• Step 4: After paying the costs (and taxes), the company can do three things with its cash profits.

    • It must pay interest on its debt,

    • It may pay dividends to shareholders at its discretion, and

    • It may retain or re-invest the remaining profits. The retained profits increase the shareholders' equity account (retained earnings). In theory, these reinvested funds are held for the shareholders' benefit and reflected in a higher share price.


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….ACCRUAL ACCOUNTING

  • In accrual basis accounting, income is reported in the fiscal period it is earned, regardless of when it is received, and expenses are deducted in the fiscal period they are incurred, whether they are paid or not. In other words, using accrual basis accounting, you record both revenues and expenses when they occur. Accrual basis accounting is the method of accounting most businesses and professionals are required to use by law.

  • In cash basis accounting, revenues are recorded when cash is actually received and expenses are recorded when they are actually paid (no matter when they were actually invoiced).


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…SUMMARY

  • Financial statement analysis is a very powerful tool used by analysts to evaluate and predict the performance and the risk of a company. As the name implies, financial statement analysis relies on the accounting data contained in a set of financial statements. However, as financial statements are prepared by corporate managers, the information that is disclosed may not reflect the “true” underlying nature of the firm as the managers have discretion on the amount of detail and the types of information that are to be disclosed.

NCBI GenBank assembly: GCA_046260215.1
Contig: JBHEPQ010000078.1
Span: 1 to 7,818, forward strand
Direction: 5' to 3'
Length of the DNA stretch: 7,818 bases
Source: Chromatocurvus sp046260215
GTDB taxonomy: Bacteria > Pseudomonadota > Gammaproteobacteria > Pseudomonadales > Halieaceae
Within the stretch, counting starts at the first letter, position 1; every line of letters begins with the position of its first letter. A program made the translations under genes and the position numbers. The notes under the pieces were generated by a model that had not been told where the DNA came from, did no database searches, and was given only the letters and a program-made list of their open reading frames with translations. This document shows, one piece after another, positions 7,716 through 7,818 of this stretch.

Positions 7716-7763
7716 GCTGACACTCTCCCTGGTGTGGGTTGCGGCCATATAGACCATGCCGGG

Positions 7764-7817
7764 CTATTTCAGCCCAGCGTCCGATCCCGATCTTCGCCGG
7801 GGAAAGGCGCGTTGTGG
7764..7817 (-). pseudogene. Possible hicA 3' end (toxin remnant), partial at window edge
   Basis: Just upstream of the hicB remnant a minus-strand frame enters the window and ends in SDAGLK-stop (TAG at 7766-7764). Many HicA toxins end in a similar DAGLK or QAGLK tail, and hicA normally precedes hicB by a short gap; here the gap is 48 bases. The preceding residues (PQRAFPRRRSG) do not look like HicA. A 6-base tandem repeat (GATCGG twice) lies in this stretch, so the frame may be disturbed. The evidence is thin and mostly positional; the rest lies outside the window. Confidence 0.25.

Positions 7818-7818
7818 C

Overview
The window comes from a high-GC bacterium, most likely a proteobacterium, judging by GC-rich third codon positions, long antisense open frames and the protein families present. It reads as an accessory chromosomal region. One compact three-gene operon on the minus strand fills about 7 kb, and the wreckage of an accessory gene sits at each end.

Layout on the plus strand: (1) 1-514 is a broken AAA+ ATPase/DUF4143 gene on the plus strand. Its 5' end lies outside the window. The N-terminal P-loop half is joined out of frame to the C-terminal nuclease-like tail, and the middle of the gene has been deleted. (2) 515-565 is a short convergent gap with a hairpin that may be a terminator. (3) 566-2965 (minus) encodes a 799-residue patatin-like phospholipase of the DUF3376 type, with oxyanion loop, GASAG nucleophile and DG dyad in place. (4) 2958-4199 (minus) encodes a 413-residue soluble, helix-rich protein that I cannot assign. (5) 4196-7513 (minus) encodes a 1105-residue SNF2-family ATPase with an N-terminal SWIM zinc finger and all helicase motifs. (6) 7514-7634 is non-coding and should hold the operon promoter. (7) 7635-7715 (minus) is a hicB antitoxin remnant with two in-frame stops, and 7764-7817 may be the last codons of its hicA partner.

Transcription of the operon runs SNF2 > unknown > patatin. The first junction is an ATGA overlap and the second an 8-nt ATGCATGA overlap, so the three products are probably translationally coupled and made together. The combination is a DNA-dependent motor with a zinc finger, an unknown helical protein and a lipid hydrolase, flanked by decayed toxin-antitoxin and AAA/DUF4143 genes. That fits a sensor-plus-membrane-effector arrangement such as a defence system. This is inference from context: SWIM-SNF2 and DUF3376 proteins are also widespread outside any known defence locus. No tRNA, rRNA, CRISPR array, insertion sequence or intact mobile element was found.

• In theory, the idea behind accrual accounting should make reported profits superior to cash flow as a gauge of operating performance. But in practice, timing issues and classification choices can paint a profit picture that is not sustainable. Our goal is to capture normalized earnings generated by ongoing operations. To do that, we must be alert to timing issues that temporarily inflate (or deflate) reported profits